ROME (Reuters) - Nearly a fifth more migrants arrived in Italy by boat this year, setting a record and bringing the three-year total to more than half a million, the Interior Ministry said on Friday.
In commenting on the figures, a ministry official took another swipe at the lack of help from other European Union countries to deal with the crisis.
“It was a record year for arrivals, and despite all the alarmism, Italy has held up with great dignity,” Mario Morcone, the Interior Ministry official in charge Italy’s immigration system, told Reuters.
“And it has done so without a great deal of European solidarity.”
In 2015, EU member states promised to relocate 40,000 asylum seekers from Italy to other countries over two years, but only 2,654 have so far been moved. Several states have refused to take any.
After an agreement between the European Union and Turkey to curb the flow of migrants sailing for Greece, Italy became the focus of people smugglers based mostly in Libya, who pack men, women and children onto unsafe boats for the crossing.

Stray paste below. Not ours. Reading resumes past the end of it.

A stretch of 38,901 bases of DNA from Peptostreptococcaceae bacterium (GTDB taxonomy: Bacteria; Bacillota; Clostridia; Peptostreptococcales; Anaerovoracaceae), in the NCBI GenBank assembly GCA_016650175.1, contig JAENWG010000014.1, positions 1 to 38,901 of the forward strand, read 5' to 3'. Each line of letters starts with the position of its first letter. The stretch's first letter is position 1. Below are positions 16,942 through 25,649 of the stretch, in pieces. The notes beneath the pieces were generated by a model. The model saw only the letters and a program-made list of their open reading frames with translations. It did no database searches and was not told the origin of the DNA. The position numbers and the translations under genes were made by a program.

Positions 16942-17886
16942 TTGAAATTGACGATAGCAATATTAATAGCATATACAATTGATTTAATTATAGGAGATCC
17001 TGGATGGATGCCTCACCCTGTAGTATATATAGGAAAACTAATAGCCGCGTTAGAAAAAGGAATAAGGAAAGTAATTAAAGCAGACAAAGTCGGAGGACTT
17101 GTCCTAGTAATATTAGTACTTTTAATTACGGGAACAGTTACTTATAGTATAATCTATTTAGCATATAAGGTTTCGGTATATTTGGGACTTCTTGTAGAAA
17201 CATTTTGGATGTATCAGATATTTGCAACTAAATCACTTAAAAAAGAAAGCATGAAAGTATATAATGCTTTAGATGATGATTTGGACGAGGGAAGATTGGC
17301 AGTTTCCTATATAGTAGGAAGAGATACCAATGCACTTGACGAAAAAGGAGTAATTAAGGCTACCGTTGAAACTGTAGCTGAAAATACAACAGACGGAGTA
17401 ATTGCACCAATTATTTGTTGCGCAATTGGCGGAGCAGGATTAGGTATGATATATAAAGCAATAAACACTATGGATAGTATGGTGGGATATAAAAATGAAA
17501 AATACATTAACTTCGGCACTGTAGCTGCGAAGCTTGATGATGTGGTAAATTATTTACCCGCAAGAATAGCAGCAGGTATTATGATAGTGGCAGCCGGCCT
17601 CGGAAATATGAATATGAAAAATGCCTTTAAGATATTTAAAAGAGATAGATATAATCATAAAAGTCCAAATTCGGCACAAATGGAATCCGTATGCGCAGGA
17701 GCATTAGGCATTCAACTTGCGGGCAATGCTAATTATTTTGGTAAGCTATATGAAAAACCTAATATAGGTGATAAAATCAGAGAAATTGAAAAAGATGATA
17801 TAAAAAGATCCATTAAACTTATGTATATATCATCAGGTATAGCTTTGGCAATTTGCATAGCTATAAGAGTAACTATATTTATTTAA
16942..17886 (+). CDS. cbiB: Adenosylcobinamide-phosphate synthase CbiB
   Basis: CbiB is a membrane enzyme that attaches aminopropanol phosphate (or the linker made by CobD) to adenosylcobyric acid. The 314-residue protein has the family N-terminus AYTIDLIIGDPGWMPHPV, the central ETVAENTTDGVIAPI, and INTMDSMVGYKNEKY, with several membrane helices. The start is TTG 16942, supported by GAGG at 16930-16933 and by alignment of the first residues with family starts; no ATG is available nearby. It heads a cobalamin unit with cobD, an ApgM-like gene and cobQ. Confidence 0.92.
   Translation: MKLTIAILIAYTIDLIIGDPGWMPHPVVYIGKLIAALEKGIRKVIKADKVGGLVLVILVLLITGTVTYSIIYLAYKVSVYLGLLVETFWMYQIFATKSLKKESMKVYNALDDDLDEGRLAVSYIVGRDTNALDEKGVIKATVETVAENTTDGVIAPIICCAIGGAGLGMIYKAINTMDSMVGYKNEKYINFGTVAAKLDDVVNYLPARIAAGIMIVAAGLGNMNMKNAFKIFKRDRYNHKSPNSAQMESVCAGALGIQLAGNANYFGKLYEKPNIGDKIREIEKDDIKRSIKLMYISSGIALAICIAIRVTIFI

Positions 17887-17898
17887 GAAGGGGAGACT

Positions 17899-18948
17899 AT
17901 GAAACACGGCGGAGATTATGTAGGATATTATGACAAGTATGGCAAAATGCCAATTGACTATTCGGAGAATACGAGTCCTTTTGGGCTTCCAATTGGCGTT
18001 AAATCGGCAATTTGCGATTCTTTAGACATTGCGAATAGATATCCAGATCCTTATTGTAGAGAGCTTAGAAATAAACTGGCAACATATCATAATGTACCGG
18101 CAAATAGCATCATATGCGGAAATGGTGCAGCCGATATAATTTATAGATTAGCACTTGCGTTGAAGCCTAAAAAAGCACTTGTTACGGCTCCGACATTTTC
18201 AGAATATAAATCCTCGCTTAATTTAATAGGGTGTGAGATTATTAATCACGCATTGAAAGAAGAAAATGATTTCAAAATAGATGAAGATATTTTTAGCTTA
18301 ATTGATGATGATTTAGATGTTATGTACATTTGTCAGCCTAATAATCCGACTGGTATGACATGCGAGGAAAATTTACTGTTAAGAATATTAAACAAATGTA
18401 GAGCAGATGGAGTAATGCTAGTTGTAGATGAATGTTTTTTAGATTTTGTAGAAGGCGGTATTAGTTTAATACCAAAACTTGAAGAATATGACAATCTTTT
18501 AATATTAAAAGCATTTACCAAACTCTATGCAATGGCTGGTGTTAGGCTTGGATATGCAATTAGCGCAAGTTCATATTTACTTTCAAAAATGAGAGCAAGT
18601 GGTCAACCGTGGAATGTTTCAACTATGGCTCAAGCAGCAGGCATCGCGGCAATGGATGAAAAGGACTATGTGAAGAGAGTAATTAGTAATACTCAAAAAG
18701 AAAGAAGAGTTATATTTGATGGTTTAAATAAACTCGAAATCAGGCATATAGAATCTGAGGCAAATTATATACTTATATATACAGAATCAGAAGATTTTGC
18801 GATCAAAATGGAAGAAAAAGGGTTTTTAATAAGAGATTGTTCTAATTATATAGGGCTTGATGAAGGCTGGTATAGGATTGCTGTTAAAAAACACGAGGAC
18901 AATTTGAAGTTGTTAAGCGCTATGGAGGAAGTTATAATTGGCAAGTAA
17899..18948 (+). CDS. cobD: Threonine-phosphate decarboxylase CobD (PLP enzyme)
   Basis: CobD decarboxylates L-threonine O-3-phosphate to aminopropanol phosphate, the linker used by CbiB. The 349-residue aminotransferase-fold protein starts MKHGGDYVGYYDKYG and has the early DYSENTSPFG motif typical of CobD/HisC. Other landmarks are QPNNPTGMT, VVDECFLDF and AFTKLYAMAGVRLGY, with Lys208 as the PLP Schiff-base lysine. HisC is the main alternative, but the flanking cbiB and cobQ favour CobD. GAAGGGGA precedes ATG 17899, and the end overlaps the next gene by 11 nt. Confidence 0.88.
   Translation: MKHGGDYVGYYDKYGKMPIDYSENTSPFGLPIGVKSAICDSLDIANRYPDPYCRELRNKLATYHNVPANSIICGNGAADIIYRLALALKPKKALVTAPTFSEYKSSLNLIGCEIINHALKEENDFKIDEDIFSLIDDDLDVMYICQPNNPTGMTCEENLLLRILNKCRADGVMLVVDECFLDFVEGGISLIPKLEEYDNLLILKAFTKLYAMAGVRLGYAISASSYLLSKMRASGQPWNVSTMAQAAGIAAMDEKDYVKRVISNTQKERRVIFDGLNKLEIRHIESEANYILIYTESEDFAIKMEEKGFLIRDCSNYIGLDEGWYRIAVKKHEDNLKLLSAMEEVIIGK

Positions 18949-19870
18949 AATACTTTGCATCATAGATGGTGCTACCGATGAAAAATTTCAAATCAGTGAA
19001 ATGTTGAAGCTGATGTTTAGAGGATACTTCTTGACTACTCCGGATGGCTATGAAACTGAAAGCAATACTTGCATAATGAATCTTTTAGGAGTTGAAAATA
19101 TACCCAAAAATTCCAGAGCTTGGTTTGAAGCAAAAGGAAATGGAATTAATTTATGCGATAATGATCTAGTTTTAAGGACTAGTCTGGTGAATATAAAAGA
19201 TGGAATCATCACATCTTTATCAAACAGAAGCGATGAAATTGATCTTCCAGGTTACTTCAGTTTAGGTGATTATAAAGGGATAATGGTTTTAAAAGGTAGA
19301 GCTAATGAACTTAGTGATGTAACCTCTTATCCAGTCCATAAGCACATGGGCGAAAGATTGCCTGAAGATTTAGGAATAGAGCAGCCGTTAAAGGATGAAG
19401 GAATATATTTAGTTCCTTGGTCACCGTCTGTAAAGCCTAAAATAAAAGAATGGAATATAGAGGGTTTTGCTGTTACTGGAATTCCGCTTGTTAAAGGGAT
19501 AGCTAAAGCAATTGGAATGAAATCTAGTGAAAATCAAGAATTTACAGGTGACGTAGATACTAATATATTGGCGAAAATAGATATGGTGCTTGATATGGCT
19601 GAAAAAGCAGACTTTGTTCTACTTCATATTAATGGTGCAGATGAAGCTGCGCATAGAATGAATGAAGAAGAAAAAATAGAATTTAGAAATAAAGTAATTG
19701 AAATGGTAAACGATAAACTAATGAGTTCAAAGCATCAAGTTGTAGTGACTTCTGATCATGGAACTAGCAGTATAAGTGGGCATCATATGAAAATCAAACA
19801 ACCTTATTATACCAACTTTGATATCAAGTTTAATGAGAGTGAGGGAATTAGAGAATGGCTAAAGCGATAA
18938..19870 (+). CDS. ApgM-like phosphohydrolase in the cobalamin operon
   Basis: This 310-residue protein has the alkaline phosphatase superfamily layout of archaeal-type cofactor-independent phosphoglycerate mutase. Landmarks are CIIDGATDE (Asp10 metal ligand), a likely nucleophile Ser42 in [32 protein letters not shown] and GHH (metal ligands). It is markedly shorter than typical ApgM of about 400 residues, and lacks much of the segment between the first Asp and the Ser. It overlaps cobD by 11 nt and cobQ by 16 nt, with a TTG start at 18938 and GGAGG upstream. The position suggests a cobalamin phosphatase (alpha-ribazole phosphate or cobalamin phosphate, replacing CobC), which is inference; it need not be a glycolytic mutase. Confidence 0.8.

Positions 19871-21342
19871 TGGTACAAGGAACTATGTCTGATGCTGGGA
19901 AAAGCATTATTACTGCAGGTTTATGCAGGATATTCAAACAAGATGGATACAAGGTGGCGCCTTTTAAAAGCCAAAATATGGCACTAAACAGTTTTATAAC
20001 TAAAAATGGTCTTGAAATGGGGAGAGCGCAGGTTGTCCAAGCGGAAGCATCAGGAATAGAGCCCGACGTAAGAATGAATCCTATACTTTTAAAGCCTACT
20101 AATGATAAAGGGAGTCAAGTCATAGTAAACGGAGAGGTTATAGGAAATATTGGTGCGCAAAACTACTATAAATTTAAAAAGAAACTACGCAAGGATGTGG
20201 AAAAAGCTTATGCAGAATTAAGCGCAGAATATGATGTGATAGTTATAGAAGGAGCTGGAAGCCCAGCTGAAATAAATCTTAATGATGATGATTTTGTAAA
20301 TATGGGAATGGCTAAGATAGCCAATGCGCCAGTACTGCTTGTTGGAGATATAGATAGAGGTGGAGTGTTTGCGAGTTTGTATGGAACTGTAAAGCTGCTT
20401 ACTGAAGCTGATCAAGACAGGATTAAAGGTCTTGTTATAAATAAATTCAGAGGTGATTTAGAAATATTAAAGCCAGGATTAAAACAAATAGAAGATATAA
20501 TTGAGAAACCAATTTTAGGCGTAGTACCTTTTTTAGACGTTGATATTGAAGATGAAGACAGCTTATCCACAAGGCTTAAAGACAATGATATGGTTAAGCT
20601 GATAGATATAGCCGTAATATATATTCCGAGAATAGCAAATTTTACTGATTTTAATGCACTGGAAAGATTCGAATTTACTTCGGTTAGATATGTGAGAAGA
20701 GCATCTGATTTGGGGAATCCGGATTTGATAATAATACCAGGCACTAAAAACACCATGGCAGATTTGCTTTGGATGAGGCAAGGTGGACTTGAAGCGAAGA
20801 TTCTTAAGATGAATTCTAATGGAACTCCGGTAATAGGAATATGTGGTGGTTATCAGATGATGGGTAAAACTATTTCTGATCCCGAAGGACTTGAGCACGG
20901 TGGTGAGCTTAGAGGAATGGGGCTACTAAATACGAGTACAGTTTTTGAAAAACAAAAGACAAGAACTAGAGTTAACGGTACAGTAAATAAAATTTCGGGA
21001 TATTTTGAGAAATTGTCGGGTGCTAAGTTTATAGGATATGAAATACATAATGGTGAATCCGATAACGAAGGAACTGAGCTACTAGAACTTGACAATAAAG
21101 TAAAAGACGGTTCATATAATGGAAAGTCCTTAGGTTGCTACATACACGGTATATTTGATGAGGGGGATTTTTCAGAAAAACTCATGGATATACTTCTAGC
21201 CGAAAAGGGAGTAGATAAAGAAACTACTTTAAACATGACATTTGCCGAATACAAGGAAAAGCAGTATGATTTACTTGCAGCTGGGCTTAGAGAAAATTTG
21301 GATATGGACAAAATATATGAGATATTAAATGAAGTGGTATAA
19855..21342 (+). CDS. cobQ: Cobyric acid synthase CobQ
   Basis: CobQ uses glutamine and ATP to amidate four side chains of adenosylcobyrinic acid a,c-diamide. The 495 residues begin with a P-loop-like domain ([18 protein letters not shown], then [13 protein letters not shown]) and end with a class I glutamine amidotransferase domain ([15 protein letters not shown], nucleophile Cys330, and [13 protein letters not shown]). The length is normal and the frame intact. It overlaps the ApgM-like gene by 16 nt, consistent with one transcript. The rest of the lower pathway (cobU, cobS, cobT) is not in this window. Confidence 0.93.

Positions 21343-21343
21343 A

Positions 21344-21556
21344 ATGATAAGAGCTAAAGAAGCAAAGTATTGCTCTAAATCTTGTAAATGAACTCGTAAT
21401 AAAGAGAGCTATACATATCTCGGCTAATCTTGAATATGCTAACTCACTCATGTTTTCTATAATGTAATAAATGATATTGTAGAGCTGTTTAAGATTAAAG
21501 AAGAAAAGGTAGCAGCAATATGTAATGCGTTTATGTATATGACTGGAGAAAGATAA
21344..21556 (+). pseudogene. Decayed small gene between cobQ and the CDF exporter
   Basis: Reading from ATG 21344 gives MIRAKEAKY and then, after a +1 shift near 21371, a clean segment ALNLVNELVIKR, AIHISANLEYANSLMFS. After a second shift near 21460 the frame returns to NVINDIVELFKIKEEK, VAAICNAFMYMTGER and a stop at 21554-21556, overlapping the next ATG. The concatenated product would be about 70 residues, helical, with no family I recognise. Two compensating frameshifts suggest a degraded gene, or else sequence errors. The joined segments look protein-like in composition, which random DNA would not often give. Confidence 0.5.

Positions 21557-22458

More than 181,000 migrants arrived in Italy by boat in 2016, the ministry said, an increase of almost 18 percent compared with 2015. The 2016 total excludes possible new arrivals on Friday and Saturday.
Since the beginning of 2014, more than 500,000 boat migrants have reached Italy from North Africa. Many have fled war, poverty or political oppression, and there is no sign that they will stop coming in the new year.
Almost 8,000 came in December despite unfavorable sea conditions. Some 27,400 came in October - a single-month record. The biggest number - more than a fifth of the total - hailed from Nigeria, followed by Eritrea, Guinea, Ivory Coast and Gambia.
Some 175,000 asylum seekers are living in Italian shelters, eight times more than in 2013, and the government foresees enough beds for 200,000, so next year it will have to decide whether to create new shelters.
Asylum seekers who are rejected a form of international protection usually appeal to Italy’s court system, which is among the slowest in Europe. As they await a final decision, which can take years, they can remain in state-funded shelters.
This year was also the deadliest year ever for migrants in the Mediterranean, with almost 5,000 deaths, according to the International Organization for Migration.
Reporting by Steve Scherer; Editing by Alison Williams